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She offered me Turkish coffee. I finally accepted and she led me to her apartment. We lived in the same building: her domain on the ground floor and mine on the first. The lady lived alone and her name was Lucy.
I used to see her all the time. She went out once a day, slowly walking up the two blocks that separated our Georgian house of flats from the tobacco store. Sometimes, after receiving her weekly payment, she went to Safeway supermarket. She carried herself with difficulty, her eyes always with deep dark circles around them. Her two overused grocery bags half full always looked too heavy for her. We always had the same conversations:
“How are you?”
“Not bad, thanks”
“Is the rain going to stop one day?”
“Oh, this awful, awful weather…”
The apartment – living room, bedroom, kitchen, bathroom and the cluttered conservatory – smelled of cooking oil and unclean ashtrays. Walls screaming for a new coat of paint, plates in the sink waiting for soap and water, just the essential groceries in the fridge: milk, a couple of eggs, butter, a small bag of tomatoes. Lucy said she adopted her English name as a child, after arriving in London with her parents and siblings, all together in the adventure of immigration. They left behind the island of Cyprus and its borders divided between Turkish and Greek worlds. “A lot of poverty, a lot of problems,” she said, while pulling one of the kitchen chairs for me.
“Please, sit down. Let’s have some coffee.”
From the cabinet Lucy took two minuscule china cups and saucers to match. Each saucer had a bride and groom painted right at the center. They were identical and held hands, looking at each other, love in their eyes.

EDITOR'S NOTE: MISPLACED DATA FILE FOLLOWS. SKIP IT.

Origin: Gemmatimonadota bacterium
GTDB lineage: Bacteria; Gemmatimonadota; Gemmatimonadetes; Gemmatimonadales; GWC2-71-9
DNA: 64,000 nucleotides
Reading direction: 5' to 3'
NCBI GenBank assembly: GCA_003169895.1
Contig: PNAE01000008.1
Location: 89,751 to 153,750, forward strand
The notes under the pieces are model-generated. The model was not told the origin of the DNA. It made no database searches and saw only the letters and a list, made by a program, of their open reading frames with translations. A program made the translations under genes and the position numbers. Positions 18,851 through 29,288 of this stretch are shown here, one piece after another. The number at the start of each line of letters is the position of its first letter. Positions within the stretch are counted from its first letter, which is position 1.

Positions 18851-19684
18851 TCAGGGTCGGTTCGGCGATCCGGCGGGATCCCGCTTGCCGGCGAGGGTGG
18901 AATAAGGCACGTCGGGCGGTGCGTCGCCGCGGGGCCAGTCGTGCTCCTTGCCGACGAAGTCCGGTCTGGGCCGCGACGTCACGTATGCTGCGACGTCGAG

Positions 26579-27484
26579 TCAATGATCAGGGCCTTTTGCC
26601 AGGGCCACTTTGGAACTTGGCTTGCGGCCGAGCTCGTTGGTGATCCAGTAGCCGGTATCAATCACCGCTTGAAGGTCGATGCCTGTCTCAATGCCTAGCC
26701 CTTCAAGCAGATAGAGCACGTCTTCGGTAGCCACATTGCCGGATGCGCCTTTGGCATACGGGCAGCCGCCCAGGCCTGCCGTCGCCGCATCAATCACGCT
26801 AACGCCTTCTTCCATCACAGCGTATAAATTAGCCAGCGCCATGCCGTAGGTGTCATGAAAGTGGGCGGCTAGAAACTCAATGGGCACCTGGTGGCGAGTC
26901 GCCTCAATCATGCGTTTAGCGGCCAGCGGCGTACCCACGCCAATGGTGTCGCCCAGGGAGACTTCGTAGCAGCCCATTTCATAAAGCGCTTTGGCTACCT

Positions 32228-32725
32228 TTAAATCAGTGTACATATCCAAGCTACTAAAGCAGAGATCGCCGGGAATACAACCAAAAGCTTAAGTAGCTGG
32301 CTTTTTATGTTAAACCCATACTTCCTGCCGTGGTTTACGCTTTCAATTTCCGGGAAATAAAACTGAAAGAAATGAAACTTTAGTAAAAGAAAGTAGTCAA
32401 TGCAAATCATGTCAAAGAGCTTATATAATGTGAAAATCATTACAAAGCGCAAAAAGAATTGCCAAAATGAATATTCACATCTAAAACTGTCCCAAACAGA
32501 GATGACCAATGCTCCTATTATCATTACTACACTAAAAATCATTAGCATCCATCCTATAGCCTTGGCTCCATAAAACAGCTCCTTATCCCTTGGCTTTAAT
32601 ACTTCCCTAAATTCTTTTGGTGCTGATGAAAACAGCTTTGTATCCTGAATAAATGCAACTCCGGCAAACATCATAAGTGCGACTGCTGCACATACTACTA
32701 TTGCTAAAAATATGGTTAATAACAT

“These cups belonged to my mother, I just use them for special occasions.”
“Thanks, I am honored,” I replied. I didn’t need to make conversation; she was happy to have somebody to talk to.
While I heard a lot about her large extended family, a small package of coffee came out of a drawer. “This is real Turkish coffee,” said Lucy, showing me the little pan where it would be prepared, not much different in size than the coffee cup, made of aluminum and with a long handle. She put the pan on the stove with water, a few good spoonfuls of coffee and just one of sugar. Now, the secret was the perfect way to stir the mixture.
“I never got married or had children. But don’t be mistaken, I was not ugly at all, I was actually very attractive, I had a great figure!” said Lucy.
She lowered the fire in the stove and invited me to the living room, where a black and white photograph decorated the wall. The girl on the picture was very pretty indeed, her hair all tied in an intricate 60’s hairdo, make up, party dress. I paid her a compliment and she thanked me, very proud, with a childish sparkle in her eyes.
“But why you never got married?” I asked.
“When I was 19 I had a boyfriend from Istanbul, my family liked him. We went to school together, he was a good boy, the ‘perfect match’, as my parents used to say. But one day I went to a dance in the East End and met Stavros, the Greek man I feel in love with for good. The first time I saw him he was playing the guitar, his hair falling a little over his face, he had small drops of sweat on this forehead. His fingers were long and they seemed to talk to the guitar as they moved fast over the chords. I broke up with my old boyfriend a week later and you can imagine the scandal.”